GARP Investing Basics
GARP? You may have heard of it but have no idea why it’s a must-have investment strategy.
Like any astute DIY investor, you may have been led to the usual suspects: a Dividend Aristocrat, maybe a Growth or Value stock index fund, or, if you like individual stocks, the full list of Dow 30 stocks.
Now you may have a core portfolio, but you’re wondering what to do with that other chunk of the portfolio, the money that you know you’ll need to come back to you.
GARP Investing Basics & Legacy
Do you want growth? How much growth? Will it be reliant on earnings or price? What kind of P/E ratio do you envision? When? How fast should you grow? What about dividends?
If you’re an investor like me, you’ve probably asked yourself these questions. And if you’ve answered yes to really want growth, then you probably don’t want to put your money into more stocks like Apple or Exxon Mobile. I mean, you know the whole story of the market and what happened in October of 2008.
Hunting for Growth Stocks
Investors are no longer looking for dividend paying stocks. Now they want to find companies that are rapidly growing earnings and dividends. Many investors seek out growth stocks that may offer double digit returns. Due to 7 years of low interest rates and the Federal Reserve removing its boot from the neck of the economy, stock prices have soared to historically high levels.
Many investors are fearful of missing the next big bull market since the last bull has produced tremendous capital gains in their portfolios. If wealthy investors are not investing they will soon be poor investors. Hence the next market correction will be devastating for investors unprepared for the next great bear market.
Many investors are panting for a major correction that many of them think is overdue. They are hoping for a big drop in the stock market that will set them up for a great rebound. Investors are waiting for markets to free fall so they can pick up undervalued stocks. These stocks may later provide the investor a 10 even a quick 20+% return.
What is the basis to the thinking that stocks may decline if not go into a full fledged bear market. One case could be a yearly analysis of Mr. Market that shows every year the stock market declined. The average drop was 4.93% since 1900 in the S&P 500 and for an average drop of 3.67 percent per year in the Dow Jones Industrial Average. The key date to watch is the third year of the presidential cycle.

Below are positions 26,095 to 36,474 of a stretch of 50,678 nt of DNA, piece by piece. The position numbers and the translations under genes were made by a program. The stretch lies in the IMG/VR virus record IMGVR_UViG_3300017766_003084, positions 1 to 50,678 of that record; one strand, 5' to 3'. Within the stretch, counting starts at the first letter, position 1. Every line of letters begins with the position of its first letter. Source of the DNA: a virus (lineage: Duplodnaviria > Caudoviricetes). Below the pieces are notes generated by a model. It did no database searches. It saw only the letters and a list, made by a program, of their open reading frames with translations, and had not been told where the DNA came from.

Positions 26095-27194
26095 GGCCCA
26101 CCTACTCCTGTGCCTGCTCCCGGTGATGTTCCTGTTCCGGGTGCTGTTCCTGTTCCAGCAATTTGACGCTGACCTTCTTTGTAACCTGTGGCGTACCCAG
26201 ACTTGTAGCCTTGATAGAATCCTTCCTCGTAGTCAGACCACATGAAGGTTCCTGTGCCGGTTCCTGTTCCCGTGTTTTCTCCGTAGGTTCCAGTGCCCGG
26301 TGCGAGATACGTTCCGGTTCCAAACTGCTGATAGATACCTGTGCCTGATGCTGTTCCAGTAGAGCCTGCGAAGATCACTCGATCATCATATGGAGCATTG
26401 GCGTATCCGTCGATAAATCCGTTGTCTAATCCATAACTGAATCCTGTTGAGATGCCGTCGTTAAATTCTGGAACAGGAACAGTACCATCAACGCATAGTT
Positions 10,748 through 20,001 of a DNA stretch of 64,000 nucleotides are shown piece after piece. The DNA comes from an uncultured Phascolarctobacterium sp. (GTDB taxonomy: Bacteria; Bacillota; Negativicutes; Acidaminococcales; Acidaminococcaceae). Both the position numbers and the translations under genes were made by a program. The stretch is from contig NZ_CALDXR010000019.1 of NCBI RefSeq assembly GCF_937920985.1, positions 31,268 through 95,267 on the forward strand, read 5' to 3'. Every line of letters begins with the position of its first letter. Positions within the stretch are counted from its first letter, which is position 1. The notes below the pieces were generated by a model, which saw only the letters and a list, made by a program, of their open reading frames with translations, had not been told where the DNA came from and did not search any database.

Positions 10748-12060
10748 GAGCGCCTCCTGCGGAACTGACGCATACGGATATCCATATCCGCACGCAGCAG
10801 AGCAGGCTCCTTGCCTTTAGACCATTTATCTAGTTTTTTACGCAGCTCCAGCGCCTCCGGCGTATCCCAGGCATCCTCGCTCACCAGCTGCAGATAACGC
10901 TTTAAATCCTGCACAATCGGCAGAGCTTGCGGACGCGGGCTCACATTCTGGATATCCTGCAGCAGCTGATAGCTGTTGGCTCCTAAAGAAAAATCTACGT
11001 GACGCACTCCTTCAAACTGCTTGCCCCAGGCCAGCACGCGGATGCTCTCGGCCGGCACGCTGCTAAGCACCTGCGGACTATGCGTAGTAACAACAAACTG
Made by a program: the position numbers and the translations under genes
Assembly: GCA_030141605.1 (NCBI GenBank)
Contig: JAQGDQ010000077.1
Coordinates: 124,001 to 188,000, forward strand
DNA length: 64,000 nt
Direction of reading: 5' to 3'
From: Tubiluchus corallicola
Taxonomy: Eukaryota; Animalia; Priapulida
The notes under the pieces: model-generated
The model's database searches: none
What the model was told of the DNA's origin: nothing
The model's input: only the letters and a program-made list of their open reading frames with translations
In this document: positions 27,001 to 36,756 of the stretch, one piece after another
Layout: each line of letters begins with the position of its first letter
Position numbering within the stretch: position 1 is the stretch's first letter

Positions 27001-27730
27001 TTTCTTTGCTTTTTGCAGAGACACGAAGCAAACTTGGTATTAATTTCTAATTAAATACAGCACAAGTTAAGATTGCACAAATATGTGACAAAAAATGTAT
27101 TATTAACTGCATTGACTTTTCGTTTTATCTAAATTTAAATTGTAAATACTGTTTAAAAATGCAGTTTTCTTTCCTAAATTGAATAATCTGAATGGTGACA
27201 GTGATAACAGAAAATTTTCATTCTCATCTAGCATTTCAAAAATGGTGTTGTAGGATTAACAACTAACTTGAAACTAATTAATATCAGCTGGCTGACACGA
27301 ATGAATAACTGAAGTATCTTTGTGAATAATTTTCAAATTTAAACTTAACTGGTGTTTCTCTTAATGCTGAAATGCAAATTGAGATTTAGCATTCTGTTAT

Add a Filter for Value Investments
The 4 and 13 Rules
Genuine Bargain situations are rare, but they do exist. They occur when something that is undervalued is parked in a harbor that is owned by a management team that is clueless and that cannot act because of the presence of activist investors.
In such situations, a savvy investor buys a slice of the business, and applies two dynamic strategies to it –¢ split management and¢ relaunch the business in an intelligent fashion.
However, when the business is down 50% as a result of neglect, it is hard to figure out what the better management team should do. Usually the investor isn’t hung about what does happen, but is more worried about how quickly he can exit.
If the business’s stock is down 50%, it means that the future value of the business is now a 50% discount to the current value. In such cases it seems that GARP offers a good strategy for the management team and the activist investors. For the inactive shareholder, it may be too fuzzy, so it may be best to concentrate on a cash flow strategy.
GARP is like the search for an ideal. It attempts to find a suitable company with a fair price and fair earnings, and growth potential. The difference is that its search is not for an ideal, but for something better than just an ideal.
Joined at the Hip
GARP Investing and Value Investing.
Both GARP and value investing take a objective approach to security valuation – selecting stocks based on what you believe they intrinsically are worth, independent of the market price. If you believe the market price of a security has the wrong fundamentals (i.e. the discounted cash flow is worth a lot more than the share price), then you might follow a value approach – buying it for less than it is worth. Conversely, if you believe the market price correctly reflects the fundamentals (i.e. the future cash flow is worth more than the share price), then you might follow a GARP approach – buying it for the prevailing market price. Each approach has its merits and can potentially produce superior results, depending on the individual stock.